MOORE, Okla. (AP) -Residents of Moore, Okla., who are returning to homes left in pieces by Monday's tornado are finding humor wherever they can.
An 83-year-old grandmother walked with her son and grandsons through what was left of her home. Part of the roof was in the front yard, and the siding from the front of the house was gone.
When a grandson found her keys, Colleen Arvin laughed and said, "Oh thank God. We can get in the house."
Some neighborhoods were left flattened by the twister that stretched some 1.3 miles wide at points.
It was the fourth tornado to hit Moore since 1998. Monday's twister killed at least 24 people.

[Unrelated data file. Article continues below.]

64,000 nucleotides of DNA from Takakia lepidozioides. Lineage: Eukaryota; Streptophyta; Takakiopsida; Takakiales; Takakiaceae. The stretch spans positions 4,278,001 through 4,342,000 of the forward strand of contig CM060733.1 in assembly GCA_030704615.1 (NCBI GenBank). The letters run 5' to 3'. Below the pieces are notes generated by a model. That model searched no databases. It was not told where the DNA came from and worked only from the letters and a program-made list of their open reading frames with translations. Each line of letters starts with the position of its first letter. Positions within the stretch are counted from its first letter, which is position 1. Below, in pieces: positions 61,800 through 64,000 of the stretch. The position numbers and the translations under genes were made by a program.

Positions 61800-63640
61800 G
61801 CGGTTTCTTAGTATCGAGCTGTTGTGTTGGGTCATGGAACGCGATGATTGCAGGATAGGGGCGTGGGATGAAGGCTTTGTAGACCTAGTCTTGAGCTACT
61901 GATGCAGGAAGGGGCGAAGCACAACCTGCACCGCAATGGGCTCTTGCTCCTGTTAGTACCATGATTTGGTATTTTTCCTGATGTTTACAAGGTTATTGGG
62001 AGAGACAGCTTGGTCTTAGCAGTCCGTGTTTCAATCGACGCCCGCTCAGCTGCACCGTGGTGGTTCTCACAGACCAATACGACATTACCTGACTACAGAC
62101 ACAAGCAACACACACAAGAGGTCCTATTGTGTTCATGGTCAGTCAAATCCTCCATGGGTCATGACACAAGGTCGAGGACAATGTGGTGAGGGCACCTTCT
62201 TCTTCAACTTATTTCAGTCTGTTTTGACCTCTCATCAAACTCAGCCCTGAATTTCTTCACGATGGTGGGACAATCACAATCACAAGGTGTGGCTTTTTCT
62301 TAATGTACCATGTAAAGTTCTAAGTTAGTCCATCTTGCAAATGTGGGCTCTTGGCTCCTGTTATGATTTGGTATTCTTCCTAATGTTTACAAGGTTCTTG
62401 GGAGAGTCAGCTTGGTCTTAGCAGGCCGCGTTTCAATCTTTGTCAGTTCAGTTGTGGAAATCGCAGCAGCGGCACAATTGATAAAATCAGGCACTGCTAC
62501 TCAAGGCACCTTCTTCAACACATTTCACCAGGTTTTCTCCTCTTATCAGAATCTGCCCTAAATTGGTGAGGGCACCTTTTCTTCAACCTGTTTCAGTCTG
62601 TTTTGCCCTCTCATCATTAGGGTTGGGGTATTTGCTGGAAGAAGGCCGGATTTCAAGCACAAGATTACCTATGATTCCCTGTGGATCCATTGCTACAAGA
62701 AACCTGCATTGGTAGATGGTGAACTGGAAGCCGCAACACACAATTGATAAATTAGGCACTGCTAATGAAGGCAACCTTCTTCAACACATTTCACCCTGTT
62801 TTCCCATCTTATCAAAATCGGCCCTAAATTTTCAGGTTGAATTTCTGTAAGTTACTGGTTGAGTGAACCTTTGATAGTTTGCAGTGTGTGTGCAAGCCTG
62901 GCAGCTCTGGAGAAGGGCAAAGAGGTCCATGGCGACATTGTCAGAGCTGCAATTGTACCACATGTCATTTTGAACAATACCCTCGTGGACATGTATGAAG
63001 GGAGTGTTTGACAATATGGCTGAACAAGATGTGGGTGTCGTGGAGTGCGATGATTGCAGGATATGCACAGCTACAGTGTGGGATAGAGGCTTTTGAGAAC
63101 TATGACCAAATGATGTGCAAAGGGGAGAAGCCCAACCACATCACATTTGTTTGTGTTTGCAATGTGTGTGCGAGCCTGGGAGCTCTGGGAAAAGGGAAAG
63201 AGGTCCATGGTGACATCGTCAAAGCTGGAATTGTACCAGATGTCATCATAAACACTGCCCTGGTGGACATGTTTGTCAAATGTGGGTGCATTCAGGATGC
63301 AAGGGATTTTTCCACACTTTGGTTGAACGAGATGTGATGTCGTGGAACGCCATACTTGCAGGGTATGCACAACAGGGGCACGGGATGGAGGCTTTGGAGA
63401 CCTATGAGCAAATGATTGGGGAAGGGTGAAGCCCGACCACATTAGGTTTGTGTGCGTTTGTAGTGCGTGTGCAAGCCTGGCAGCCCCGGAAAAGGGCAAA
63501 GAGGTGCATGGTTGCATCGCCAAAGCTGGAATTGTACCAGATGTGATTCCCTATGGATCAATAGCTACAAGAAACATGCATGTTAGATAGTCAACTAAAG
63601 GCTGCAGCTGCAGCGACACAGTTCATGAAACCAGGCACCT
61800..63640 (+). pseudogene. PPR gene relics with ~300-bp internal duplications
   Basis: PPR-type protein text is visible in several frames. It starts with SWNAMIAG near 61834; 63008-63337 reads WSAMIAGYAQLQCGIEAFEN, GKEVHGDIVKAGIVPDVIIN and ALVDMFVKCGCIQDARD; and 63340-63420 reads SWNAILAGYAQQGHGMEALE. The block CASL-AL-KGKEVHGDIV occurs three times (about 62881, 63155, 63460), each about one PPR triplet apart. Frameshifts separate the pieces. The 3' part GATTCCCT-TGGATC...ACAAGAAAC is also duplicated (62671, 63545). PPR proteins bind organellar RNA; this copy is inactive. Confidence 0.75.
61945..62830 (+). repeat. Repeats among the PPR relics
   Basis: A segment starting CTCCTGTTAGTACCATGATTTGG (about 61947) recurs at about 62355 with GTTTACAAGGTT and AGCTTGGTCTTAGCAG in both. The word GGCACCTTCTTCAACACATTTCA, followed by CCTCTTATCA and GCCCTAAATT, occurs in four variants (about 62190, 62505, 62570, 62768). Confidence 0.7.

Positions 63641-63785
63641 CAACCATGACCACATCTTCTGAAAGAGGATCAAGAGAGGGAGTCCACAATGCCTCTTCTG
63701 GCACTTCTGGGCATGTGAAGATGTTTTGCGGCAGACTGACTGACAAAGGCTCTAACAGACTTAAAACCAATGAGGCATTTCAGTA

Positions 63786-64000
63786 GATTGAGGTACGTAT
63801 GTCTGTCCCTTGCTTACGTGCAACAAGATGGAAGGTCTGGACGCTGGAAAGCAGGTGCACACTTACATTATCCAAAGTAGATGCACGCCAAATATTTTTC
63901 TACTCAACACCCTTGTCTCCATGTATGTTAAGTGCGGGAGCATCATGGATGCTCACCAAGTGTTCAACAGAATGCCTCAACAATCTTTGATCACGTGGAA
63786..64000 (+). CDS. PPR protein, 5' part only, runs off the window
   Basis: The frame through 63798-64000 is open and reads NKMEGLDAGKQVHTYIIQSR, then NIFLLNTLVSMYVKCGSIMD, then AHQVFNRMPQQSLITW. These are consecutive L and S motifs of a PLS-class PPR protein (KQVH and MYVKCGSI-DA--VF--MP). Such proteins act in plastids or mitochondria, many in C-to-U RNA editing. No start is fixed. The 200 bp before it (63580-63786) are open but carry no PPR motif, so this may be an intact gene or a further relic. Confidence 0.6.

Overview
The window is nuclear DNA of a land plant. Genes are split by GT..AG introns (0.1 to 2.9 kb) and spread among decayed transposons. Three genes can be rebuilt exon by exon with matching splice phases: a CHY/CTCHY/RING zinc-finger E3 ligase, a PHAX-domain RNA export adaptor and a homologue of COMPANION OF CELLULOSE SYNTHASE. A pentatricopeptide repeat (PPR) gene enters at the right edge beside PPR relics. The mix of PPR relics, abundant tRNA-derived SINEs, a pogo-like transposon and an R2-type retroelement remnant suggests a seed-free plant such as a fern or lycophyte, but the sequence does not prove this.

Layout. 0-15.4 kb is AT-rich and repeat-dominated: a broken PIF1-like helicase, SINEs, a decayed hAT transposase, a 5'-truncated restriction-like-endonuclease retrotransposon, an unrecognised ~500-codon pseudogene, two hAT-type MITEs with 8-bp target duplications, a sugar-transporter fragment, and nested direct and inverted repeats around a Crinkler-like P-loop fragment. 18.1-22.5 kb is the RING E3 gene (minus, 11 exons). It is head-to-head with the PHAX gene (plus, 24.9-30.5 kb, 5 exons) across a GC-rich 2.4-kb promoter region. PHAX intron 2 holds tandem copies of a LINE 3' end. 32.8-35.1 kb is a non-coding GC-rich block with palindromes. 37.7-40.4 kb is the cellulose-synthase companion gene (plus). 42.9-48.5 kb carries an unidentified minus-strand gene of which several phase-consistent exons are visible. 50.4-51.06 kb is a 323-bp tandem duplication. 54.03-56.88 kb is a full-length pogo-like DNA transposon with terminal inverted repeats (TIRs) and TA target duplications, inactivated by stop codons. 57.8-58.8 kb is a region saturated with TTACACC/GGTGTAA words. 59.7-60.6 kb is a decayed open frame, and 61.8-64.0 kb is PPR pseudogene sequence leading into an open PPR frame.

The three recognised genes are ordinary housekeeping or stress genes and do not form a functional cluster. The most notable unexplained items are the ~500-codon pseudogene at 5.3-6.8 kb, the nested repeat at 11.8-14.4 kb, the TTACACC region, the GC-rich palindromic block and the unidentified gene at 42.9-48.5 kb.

The head of the Federal Emergency Management Agency says U.S. officials are "going neighborhood to neighborhood" to make sure Oklahoma gets the help it needs.
FEMA's Craig Fugate promises in an interview that officials won't desert Oklahoma, saying "We don't leave here when the cameras leave. We stay here and get the job done."
Fugate tells CNN that the agency has enough money to assist the people of Moore, Okla., who were caught in the path of destruction as the nearly 1.3-mile-wide twister struck Monday afternoon. He says officials will work aggressively to help people find temporary housing and says FEMA is working with other officials to get services restored.
The emergency management director arrived in the state Tuesday, and Homeland Security Secretary Janet Napolitano is due there Wednesday.
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